Official: Slayings in France Red Light to World

Jerusalem, Mar. 21 – The slayings in France of Jewish school children is a wakeup call to the world that action has to be taken against radical terrorism, Israel’s Deputy-Foreign Minister Danny Ayalon said today.

The four victims of a vicious attack on a Jewish school in France were laid to rest in Israel Wednesday in a funeral attended by thousands of people and political leaders.

Ayalon said the school attack was “not just against Israel or against Judaism, but against anything that is not extremist Islam. In France they too understand today that we are all in the same boat.”

Ayalon said the same line connects the extremist violence of Hamas in Gaza to the attacks in France. “I think at least in France and I hope in all of Europe they have a much bigger and deeper understanding today of the reality in which we live in Israel and the necessity of self-defense responses, including preventive, that are simply necessary for the peace and security of the world,” Ayalon said in an Israel Radio interview.

Mourners wept as the dead were eulogized by Israeli leaders and French Foreign Minister Alain Juppe. Jonathan Sandler, 30, his sons Gabriel, 3, and Arieh , 6, and 8-year-old Miriam Monsonego were shot dead Monday when a gunman methodically opened fire at the Otsar Hatorah Jewish school in the southern French city of Toulouse.

At the head of the crowd pallbearers stood by the stretchers bearing the bodies, those of the children poignantly small as they lay covered by traditional funeral shrouds.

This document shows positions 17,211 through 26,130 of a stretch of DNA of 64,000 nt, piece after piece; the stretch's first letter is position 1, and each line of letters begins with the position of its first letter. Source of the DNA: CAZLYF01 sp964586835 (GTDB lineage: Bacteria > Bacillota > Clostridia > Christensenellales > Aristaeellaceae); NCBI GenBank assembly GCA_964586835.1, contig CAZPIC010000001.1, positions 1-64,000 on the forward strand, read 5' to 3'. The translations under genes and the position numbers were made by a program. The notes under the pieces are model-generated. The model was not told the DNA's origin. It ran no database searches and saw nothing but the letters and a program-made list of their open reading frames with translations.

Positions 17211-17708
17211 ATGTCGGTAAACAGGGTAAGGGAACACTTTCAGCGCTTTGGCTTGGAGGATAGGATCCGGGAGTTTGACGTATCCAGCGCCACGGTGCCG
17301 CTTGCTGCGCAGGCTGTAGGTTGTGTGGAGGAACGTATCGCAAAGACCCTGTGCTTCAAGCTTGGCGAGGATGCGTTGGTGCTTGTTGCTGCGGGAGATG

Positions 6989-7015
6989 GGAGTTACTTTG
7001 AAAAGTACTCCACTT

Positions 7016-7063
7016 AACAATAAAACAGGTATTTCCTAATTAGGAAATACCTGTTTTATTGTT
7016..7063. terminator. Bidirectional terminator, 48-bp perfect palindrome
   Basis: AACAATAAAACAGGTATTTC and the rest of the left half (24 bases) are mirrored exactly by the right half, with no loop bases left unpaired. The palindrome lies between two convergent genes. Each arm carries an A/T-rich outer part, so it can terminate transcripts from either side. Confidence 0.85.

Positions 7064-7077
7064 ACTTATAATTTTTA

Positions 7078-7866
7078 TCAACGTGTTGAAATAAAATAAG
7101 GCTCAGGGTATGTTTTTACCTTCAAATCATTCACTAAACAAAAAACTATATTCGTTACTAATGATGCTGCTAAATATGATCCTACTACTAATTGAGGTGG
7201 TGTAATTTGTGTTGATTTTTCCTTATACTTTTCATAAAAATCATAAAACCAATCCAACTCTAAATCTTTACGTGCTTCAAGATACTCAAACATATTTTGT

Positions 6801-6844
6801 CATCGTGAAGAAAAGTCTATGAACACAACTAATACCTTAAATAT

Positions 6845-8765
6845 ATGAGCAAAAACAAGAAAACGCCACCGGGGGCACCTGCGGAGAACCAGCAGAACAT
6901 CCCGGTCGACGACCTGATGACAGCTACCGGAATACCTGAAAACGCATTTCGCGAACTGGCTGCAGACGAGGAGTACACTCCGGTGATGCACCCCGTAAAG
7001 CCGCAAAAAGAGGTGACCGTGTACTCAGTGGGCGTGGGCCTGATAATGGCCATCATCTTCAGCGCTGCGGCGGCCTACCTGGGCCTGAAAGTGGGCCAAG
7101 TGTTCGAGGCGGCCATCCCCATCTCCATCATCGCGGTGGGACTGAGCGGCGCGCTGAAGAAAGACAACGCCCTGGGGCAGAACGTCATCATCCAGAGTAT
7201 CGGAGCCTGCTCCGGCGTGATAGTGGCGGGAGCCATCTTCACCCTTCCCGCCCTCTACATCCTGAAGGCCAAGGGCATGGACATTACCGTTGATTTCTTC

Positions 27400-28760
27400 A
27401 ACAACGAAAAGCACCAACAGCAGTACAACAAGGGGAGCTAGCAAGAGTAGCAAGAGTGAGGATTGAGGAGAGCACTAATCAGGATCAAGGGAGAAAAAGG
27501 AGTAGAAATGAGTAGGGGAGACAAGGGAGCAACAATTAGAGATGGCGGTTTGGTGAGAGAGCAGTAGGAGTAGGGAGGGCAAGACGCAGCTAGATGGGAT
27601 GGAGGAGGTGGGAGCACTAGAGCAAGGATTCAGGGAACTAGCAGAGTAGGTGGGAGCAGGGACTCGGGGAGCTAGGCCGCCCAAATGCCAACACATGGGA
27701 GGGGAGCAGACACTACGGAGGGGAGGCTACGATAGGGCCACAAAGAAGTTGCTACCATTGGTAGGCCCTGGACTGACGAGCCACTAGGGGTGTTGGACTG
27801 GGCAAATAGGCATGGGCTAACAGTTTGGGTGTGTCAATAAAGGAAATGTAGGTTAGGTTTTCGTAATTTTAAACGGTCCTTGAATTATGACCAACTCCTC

“I came to express the solidarity of the French people with the people of Israel, which felt that its children were murdered. The blood of our two peoples was spilled in this murder," Juppe told Israeli President Shimon Peres earlier.

As the funerals were taking place in Jerusalem, French anti-terrorism police were surrounding a house in Toulouse where the 24-year-old suspected killer was refusing to surrender after shooting two officers early Wednesday. The gunman was identified as Mohammed Merah, a 24-year-old French national of Algerian background.

"He claims to be a mujahideen and to belong to al-Qaida," French Interior Minister Claude Gueant said.  "He wanted revenge for the Palestinian children and he also wanted to take revenge on the French army because of its foreign interventions."

Before the police raid in Toulouse, a caller to the France 24 television studio claimed responsibility for the shootings at the school and of four French soldiers last week. He said the shootings were carried out in connection with al Qaeda and that they marked the beginning of a larger campaign. Hours later, a parcel bomb exploded outside of Indonesian embassy in Paris.

A funeral service was held later Wednesday in France for the three French soldiers shot and killed last week apparently by the same gunman. A fourth soldier remains in critical condition, as does a teenage student shot at the school on Monday.

French President Nicolas Sarkozy presided over a somber military ceremony attended by 3000 people in Toulouse before the flag-draped coffins of Abel Chennouf, 25, Mohamed Legouade, 23, and Imad Ibn Ziaten, 30.

“These soldiers were our soldiers. These children were our children. This man wanted to bring the Republic to its knees. The Republic has not wavered,” Sarkozy said.


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